4) Driving Cincinnati Into A Better Conference
President Ono said it himself:
I know what they [ACC] were looking for from us. The things that we’re doing are aggressive addressing those concerns.
If that doesn’t give you a clear indication of UC’s intentions nothing does. They want an ACC (or Big 12) invitation, plain and simple. In flirting with the ACC two weeks ago when Louisville ultimately got the call, it seems like they basically told Cincinnati what they were doing wrong. As a result the UC administration moved aggressively to make a heavy investment in football first and foremost addressing the outdated stadium.
Remember that $160 million master plan that Whit had been working on? Well his originally his idea was to renovate both Nippert Stadium and Fifth-Third Arena at the same time to save costs. Makes sense. But it looks like the ACC has given Cincinnati a roadmap to receiving an invitation and it calls for the football venue to be addressed before the basketball arena. Then UC would be heavy favorites to getting pulled out of the Big East into a better conference.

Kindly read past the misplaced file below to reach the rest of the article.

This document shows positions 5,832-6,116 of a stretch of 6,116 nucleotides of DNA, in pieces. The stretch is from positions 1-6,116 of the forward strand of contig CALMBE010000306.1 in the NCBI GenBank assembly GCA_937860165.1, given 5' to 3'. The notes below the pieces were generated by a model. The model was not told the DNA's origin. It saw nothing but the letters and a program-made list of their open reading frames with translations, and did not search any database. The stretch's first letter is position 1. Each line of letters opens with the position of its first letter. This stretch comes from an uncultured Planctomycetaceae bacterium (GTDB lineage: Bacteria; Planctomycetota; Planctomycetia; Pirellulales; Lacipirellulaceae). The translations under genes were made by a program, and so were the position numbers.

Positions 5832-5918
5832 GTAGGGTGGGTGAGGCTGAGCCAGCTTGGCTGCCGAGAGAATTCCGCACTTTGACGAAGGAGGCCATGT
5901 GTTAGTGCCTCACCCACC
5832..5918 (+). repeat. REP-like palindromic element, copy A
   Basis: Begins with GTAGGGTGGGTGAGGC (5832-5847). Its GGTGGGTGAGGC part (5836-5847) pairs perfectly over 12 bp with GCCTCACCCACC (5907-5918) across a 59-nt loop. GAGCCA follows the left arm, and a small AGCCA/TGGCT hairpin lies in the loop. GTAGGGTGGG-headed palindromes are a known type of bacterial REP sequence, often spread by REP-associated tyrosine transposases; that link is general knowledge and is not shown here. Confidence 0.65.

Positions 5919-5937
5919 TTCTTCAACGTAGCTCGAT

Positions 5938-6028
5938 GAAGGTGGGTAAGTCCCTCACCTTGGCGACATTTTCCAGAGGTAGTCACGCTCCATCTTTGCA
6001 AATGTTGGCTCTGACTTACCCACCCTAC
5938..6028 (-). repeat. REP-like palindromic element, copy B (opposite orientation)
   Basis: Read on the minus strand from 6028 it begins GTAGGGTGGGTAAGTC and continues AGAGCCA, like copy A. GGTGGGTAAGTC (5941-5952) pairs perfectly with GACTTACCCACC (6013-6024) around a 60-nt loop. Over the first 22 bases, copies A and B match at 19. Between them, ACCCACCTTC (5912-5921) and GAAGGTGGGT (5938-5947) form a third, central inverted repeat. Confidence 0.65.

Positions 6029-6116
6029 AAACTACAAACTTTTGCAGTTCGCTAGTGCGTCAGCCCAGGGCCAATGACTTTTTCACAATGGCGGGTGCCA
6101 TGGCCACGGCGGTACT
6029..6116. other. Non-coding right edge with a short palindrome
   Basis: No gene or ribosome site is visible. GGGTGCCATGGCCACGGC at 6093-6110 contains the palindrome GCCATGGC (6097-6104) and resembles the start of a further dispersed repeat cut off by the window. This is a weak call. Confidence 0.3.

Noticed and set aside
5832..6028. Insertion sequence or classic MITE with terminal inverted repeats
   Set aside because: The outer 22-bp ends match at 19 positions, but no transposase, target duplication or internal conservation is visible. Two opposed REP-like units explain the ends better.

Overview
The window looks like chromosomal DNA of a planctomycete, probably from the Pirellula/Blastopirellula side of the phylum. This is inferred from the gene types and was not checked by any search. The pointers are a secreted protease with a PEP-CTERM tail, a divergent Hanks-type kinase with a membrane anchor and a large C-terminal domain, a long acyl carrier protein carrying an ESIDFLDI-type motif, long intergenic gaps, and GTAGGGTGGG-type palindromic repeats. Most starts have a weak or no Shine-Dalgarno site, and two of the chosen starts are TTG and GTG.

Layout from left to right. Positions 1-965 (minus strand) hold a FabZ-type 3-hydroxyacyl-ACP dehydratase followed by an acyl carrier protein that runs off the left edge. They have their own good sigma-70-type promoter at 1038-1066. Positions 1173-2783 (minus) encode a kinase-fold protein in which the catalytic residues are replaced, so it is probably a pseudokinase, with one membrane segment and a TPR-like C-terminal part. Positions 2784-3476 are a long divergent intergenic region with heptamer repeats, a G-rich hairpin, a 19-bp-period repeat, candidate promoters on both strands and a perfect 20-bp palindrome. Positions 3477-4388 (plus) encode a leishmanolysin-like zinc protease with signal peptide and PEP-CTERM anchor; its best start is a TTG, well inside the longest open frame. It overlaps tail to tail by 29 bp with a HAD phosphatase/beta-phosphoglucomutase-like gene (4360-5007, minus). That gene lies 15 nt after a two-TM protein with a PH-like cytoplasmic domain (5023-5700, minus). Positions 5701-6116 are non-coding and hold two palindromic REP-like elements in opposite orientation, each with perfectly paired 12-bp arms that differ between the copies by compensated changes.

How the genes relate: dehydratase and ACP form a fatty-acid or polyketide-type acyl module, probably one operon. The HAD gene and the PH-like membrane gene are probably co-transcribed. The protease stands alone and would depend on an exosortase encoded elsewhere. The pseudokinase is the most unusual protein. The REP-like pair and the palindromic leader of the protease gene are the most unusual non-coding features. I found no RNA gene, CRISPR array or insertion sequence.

5) Appropriate Near-Term and Long-Term Solution
Some antagonists of this move point to expanding Nippert Stadium as a short term solution, throwing good money after bad if you will, and stating that Paul Brown Stadium is the future of Cincinnati football because of it’s larger capacity. That’s a glass-half-empty point of view.
The fact is Cincinnati struggles to sell out a 35,000-seat stadium despite winning Big East Championships 4 of the past 5 years. The last time they did besides Pittsburgh at the beginning of this season was in 2009 when the Bearcats were undefeated and ranked in the top 10. Seasons like those are rare and while UC is more than capable of being ranked, drawing fans (maybe not sell outs), and making Nippert an impossing environment for opposing teams, the Cincinnati fanbase still has a long way to go to before they sell it out easily on a consistent basis. Increasing capacity to 45,000 is more than enough for UC football right now and is absolutely appropriate for the next 5 – 10 years or more. And if Cincinnati runs into the “problem” of easily selling out Nippert Stadium they can take the Fenway Park approach by increasing ticket prices. This would not only drive revenue but would indicate to casual fans around Cincinnati that Bearcats football was a hot commodity further driving interest in the program.
And if that doesn’t work, i.e. they anticipate a big name opponent to draw 50,000 or more, Cincinnati can still use Paul Brown Stadium on a game-to-game basis. Of course this would have to be planned out weeks, months, or a season ahead of time but working with the Bengals on a situational basis is still an option for UC football.